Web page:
A South African PR girl shows me around its most coveted rooms, explaining that this is "the greatest luxury offered in the world". We stroll past shops selling £24m diamond rings around a hotel themed on the lost and sunken continent of, yes, Atlantis. There are huge water tanks filled with sharks, which poke around mock-abandoned castles and dumped submarines. There are more than 1,500 rooms here, each with a sea view. The Neptune suite has three floors, and - I gasp as I see it - it looks out directly on to the vast shark tank. You lie on the bed, and the sharks stare in at you. In Dubai, you can sleep with the fishes, and survive.

But even the luxury - reminiscent of a Bond villain's lair - is also being abandoned. I check myself in for a few nights to the classiest hotel in town, the Park Hyatt. It is the fashionistas' favourite hotel, where Elle Macpherson and Tommy Hilfiger stay, a gorgeous, understated palace. It feels empty. Whenever I eat, I am one of the only people in the restaurant. A staff member tells me in a whisper: "It used to be full here. Now there's hardly anyone." Rattling around, I feel like Jack Nicholson in The Shining, the last man in an abandoned, haunted home.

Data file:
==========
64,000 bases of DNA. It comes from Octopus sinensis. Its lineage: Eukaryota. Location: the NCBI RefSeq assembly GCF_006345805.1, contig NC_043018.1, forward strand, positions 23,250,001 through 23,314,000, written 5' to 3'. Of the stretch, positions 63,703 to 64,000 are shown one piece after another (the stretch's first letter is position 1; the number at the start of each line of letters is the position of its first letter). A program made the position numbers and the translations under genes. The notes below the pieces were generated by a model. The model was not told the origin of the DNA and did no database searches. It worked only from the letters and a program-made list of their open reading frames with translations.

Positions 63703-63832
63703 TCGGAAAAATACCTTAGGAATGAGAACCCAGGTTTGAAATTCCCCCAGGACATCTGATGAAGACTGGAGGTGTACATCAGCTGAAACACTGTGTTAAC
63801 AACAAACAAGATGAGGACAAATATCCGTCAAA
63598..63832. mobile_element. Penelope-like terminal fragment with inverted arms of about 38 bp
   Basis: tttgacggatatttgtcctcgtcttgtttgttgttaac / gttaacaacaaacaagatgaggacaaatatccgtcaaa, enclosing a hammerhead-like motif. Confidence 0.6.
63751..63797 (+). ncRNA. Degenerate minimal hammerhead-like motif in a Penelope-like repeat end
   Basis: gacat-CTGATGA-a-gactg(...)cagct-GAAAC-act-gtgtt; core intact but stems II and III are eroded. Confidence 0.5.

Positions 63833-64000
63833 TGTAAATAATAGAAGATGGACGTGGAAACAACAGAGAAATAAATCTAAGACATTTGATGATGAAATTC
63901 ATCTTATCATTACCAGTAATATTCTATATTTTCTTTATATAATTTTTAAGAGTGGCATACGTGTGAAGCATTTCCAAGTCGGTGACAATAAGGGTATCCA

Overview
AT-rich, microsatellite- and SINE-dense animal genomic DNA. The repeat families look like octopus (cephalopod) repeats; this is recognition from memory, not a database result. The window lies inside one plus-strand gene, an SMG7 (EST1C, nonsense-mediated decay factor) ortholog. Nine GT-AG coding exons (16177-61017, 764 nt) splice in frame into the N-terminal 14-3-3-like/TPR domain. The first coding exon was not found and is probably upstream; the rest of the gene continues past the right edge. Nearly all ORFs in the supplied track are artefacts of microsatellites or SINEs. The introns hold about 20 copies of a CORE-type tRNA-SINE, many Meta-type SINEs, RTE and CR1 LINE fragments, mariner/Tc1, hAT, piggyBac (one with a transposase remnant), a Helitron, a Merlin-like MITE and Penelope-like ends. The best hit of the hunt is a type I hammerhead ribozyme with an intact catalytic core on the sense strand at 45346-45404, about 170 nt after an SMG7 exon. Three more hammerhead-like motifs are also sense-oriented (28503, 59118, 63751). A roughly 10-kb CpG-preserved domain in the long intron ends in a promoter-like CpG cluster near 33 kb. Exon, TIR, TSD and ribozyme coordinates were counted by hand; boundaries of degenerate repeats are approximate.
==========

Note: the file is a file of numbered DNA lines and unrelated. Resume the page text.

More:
The most famous hotel in Dubai - the proud icon of the city - is the Burj al Arab hotel, sitting on the shore, shaped like a giant glass sailing boat. In the lobby, I start chatting to a couple from London who work in the City. They have been coming to Dubai for 10 years now, and they say they love it. "You never know what you'll find here," he says. "On our last trip, at the beginning of the holiday, our window looked out on the sea. By the end, they'd built an entire island there."

My patience frayed by all this excess, I find myself snapping: doesn't the omnipresent slave class bother you? I hope they misunderstood me, because the woman replied: "That's what we come for! It's great, you can't do anything for yourself!" Her husband chimes in: "When you go to the toilet, they open the door, they turn on the tap - the only thing they don't do is take it out for you when you have a piss!" And they both fall about laughing.